On Not Drawing the Wrong Conclusions from Racial Disparities
One generally walks on eggshells when discussing race in America. And maybe that’s not such a bad thing, considering some of the alternative scenarios. But then there’s a recent fairly well publicized study to remind us of just how limiting it can be to stick to the “safe” parts of the topic.
A new Southern Poverty Law Center publication, Suspended Education: Urban Middle Schools in Crisis, reports “the high and disproportionate suspension rates being experienced by youth of color,” and more specifically, “the pronounced differences for Black males.” Authors Daniel J. Losen (of UCLA ) and Russell Skiba (from Indiana University) found the student group with the lowest rate of suspension was “Asian/Pacific Islander,” followed by “White,” and then “Hispanic” – all three of them actually with rates below the overall average. Slightly above average were “Native American” students, while “Black” students were suspended at a rate more than double the average of the 18 urban school districts the study looked at.
This last statistic troubles the authors – as it should trouble anyone involved in education. They reason it “unlikely that poverty could sufficiently explain the gender and racial differences in these current data.” Now, I happen to think that they’ve got that right. Unfortunately, a certain narrowness of vision sets in and instead of considering the broader social or historical picture that might factor into this situation, they narrow their field of vision to what they can find within the middle school walls. Their only recommendation – beyond the gathering and dissemination of more information – is to investigate “the possibility of conscious or unconscious racial and gender biases at the school level .”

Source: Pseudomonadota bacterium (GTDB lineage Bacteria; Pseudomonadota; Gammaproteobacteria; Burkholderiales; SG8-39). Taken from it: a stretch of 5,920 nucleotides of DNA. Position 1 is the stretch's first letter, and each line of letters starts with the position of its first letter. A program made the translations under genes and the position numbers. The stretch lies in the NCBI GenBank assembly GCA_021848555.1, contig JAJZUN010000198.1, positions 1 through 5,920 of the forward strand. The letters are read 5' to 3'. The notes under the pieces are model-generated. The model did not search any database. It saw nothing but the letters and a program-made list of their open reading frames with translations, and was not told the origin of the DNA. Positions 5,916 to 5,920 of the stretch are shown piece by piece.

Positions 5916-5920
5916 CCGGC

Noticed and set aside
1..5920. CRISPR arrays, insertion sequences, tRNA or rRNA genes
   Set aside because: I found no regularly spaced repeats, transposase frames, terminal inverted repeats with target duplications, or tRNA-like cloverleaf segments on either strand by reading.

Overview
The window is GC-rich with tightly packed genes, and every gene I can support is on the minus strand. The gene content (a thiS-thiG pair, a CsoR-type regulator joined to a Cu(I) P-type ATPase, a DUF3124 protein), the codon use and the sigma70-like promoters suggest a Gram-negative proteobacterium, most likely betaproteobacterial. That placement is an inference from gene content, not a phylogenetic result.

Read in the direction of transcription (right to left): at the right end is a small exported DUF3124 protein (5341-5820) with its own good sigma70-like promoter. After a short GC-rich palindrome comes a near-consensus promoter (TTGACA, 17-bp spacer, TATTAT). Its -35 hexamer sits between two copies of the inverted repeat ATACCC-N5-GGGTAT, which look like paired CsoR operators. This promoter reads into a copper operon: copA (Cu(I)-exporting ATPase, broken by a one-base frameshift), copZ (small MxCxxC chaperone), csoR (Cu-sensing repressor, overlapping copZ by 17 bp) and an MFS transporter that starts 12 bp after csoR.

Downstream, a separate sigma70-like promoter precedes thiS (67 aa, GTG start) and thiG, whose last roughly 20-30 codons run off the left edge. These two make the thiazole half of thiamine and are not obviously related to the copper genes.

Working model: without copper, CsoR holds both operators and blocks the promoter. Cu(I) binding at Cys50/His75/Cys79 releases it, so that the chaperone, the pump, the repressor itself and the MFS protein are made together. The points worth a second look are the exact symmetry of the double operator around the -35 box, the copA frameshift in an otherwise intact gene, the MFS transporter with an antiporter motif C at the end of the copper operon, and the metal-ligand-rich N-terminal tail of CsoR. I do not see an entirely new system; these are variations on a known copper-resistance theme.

Certainly history tells us we cannot and should not rule out the possibility of discrimination in any of the situations under consideration, yet there are also even larger issues here – the actual life situation of many in the black community. As anyone who spends time around urban public schools pretty well understands, predominantly black schools are much more difficult places to teach than the average school – kids do not leave their difficult circumstances at home.
Unfortunately, however, the authors at no time convey any sense of awareness of the conditions of actual classroom teaching, and instead cite studies that purport to show that what is cannot be. And really, you don’t even need to go anywhere near the schools to know this – popular culture does a more than adequate job of conveying some of the harsh realities of the black urban scene – to the point of celebrating them, some might say. We get the sense, though, that Losen and Skiba might be satisfied if schools would just cut the suspension rate of black males to the national average – which would improve the situation about as much as a mandate that black students receive the same proportion of “A”s and “F”s as any other group would represent a genuine improvement in strictly academic matters.